And The Winner Is....
RyanAir of course. Sizeable extra charges for over-sized carry-ons
There are quite a few of them about, waiting to find a way to get to Europe and a job.
Mustaffa dropped us in the parking lot just outside the north wall of the old city. Kibir, the Dar Drissi hotel manager, met us there to show us the way to our room. (Dar Drissi room rates run from 39 Euros to 61 Euros/ nite) The old city, known as the Medina, was built in the 8th century. We trundled along behind Kibir through a labyrinth of ancient, winding lanes lined with sellers of spices, handicrafts, rugs and leather goods. Berber men draped in hooded Djellabas, stood talking in small groups looking like Star Wars sand people. Surreal. We ducked down a few dark alleys and found ourselves in front of an ancient, heavy wooden door. Kibir opened it and we entered a brand new/ old world. The hotel is in a 'Riad', a private home. The four story building is wrapped around a square, central courtyard with a fountain at its center. Blue and white tiles laid in intricate patterns cover the floors and walls. While we filled out our hotel forms, Kibir served us glasses of hot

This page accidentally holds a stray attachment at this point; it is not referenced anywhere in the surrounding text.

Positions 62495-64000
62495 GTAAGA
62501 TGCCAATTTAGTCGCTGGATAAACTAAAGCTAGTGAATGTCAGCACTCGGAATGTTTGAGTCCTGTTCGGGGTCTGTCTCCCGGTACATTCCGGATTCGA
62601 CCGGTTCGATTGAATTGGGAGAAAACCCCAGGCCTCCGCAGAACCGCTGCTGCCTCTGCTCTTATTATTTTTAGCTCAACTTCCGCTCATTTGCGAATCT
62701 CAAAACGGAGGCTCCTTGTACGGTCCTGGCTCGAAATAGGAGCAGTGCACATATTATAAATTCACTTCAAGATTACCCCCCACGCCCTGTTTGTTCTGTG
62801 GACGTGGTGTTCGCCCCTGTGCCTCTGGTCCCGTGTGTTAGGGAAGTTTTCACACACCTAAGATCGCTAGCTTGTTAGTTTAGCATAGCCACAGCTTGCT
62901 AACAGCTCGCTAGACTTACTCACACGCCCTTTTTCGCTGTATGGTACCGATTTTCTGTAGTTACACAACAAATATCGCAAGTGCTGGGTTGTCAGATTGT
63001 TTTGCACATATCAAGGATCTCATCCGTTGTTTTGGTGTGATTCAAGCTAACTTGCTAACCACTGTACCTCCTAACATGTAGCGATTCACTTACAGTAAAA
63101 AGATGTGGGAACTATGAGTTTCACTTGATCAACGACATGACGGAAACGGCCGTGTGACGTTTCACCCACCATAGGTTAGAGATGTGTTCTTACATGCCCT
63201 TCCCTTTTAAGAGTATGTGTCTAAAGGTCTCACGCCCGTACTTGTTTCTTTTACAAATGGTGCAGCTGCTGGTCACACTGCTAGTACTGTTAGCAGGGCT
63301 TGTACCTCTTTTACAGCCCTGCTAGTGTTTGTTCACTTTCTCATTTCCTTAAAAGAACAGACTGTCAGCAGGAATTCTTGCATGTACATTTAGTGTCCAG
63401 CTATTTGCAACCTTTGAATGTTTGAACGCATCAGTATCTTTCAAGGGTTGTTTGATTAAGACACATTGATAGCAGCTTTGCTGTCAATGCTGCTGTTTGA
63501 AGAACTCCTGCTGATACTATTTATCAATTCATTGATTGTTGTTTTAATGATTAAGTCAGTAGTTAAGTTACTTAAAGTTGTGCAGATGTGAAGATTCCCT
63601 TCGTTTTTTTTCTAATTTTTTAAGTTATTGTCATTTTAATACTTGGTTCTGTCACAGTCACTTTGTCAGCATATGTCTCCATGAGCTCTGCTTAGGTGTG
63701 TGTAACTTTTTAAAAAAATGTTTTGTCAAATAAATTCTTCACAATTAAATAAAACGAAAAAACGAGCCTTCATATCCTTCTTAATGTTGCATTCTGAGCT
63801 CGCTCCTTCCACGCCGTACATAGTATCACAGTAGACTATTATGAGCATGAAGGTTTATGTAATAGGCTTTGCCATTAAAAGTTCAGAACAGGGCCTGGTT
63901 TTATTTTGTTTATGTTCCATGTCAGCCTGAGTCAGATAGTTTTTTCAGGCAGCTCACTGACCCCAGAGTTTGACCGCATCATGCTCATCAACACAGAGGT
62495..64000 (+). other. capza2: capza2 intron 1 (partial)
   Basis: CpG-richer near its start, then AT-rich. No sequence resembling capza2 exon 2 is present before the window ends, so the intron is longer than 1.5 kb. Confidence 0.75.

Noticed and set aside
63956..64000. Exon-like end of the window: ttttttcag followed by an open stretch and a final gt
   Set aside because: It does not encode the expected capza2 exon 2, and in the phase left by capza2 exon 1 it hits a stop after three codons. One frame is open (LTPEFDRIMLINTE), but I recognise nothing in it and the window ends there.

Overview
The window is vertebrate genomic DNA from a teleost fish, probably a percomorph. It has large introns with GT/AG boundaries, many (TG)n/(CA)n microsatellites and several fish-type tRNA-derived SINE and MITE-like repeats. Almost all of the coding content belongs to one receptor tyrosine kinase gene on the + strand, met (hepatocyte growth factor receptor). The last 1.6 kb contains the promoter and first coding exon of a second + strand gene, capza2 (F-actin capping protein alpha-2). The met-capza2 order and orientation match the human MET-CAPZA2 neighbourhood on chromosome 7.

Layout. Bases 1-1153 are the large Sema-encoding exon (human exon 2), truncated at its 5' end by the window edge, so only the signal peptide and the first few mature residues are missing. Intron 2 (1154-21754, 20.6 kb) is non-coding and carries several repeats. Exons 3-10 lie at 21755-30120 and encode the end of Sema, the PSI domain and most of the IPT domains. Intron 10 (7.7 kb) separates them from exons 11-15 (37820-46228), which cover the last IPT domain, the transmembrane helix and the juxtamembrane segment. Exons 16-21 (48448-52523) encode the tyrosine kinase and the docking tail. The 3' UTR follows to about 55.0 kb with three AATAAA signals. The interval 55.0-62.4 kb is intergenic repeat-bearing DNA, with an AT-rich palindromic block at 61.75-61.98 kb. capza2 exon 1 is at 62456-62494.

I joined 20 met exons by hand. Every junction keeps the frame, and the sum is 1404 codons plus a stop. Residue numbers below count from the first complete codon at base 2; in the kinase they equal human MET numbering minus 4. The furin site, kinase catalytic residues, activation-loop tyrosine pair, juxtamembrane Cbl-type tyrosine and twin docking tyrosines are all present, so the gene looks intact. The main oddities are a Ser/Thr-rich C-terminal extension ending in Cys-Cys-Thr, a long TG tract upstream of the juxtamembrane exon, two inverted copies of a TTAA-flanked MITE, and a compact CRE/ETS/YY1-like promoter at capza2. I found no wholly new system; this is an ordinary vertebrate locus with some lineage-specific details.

mint tea to take the chill off. Our room was something out of the middle ages. 25-foot beamed ceilings. The door to the room is 15-feet high. Tiled floors. Amazing, molded plaster porticoes. Separate toilet and shower rooms. Berber carpets and a big comfortable bed covered in heavy blankets. It was late. We were tired. We slept like the dead after Kibir bid us a smiling goodnight and tip-toed away.
We woke early and cruised the nearly empty streets. Donkeys and horses cruised over the cobblestones delivering loads of LPG (liquid propane gas) bottles to households and goat hides to the leather dye vats deep in the old city. No trucks or automobiles are allowed within the ancient walls. The scene would have made our friend Karen Agramonte cry but this is the reality of life here. The average wage in Morocco is eighty cents US an hour. Human labor is cheap in Morocco. Animal laborers even cheaper. Everywhere you look you see men pushing carts of goods from place to place. Women wash laundry in small public fountains and yet they all smile. They are among the most gracious people I have ever met on the road. I